Earlier this month Jim DeMint announced he was leaving the Senate in January to run the Heritage Foundation, perhaps because the Wingnuts of America Foundation isn't hiring.
This meant that South Carolina Gov. Nikki Haley got to pick someone to replace him, and today she will announce her choice: Rep. Tim Scott, a Tea Partier who joined Congress during the Republican midterm victory in 2010. What is his deal?
Tags: Guns, Jim DeMint, Nikki Haley, Religion, South Carolina, Tea Party, Tea Party Express, Tim Scott, Twitter
So, apparently, Herman Cain is still a thing. Despite all valiant efforts to derail the Cain Train on its path to Nomination Station, Cain — like a rusty barnacle on the underbelly of American celebri-politics — managed to stick around and reassert himself as a powerful force in the Tea Party.
We might be done with Herman Cain, but Herman Cain sure ain't done with us…
Herman Cain will deliver the Tea Party Express response to President Obama's State of the Union address.
Tea Party Express, a political action committee, announced on Thursday that the former presidential candidate would be the speaker. Rep. Michele Bachmann (R-Minn.), who also ran for president, was the Tea Party Express speaker in 2011…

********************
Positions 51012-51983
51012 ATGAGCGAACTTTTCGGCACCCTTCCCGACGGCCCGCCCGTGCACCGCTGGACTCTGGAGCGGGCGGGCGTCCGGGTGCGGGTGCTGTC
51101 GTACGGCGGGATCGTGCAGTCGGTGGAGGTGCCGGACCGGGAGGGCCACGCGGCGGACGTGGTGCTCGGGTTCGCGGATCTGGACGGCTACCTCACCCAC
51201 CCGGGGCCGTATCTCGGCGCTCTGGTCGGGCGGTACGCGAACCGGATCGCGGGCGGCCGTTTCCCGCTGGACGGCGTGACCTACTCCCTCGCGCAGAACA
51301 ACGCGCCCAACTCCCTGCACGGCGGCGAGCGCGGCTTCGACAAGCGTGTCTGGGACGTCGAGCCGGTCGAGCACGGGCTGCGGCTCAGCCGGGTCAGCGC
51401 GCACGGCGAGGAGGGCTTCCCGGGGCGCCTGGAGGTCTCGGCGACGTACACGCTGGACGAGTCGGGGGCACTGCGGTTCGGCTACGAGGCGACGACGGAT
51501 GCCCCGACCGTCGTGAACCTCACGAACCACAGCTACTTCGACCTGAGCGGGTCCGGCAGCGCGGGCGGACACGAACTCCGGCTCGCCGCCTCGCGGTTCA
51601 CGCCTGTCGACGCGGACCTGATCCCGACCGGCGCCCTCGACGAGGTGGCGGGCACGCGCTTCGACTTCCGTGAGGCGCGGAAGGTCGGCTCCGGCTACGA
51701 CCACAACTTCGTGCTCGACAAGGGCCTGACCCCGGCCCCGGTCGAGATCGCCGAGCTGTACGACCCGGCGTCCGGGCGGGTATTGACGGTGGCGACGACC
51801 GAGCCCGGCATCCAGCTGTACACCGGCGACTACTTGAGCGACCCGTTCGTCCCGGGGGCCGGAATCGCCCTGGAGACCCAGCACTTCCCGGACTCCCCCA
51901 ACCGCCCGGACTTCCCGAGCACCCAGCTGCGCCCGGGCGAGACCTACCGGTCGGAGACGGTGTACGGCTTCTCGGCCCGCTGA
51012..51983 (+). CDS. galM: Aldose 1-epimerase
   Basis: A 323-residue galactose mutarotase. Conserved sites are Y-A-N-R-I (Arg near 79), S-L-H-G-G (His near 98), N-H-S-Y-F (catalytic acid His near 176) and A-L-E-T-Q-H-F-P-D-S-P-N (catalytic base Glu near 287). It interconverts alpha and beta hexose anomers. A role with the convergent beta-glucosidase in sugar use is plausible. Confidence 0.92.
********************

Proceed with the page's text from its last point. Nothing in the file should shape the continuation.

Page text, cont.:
Also on Thursday Cain spoke at the Southern Republican Leadership Conference in South Carolina where he revealed his presidential endorsement. He said he decided to endorse all "we the people."
The opposition's response to the State of the Union address is usually reserved for, you know, actual politcians, not political sideshows. But this is Herman Cain. And as we all know, Herman Cain is no ordinary man.
An ordinary man would take his disgraceful exit from American politics as a gentle hint to stay far away from the spotlight. An ordinary man wouldn't make surreal campaign ads or sing about pizza. And an ordinary man certainly wouldn't endorse "the people" who turned against him and booted him out of a presidential race.
Then again, it's still unclear exactly who "the people" are that Cain endorsed. Based on his known preferences, "the people" he supports are probably just sexy single mothers from Georgia.
Photo by Davis Turner/Getty Images News/Getty Images
Tags: Herman Cain, Republicans, State of the Union, Tea Party, Tea Party Express
We are all going to die. That's my conclusion from watching last night's Republican debate in Tampa, hosted by CNN and the Tea Party Express. What else did we learn?
Lesson #1: Rick Perry may be a corporate tool, but don't you dare suggest he's a cheap corporate tool. If you want a favor from Texas state government, four figures won't cut it. Five figures, on the other hand…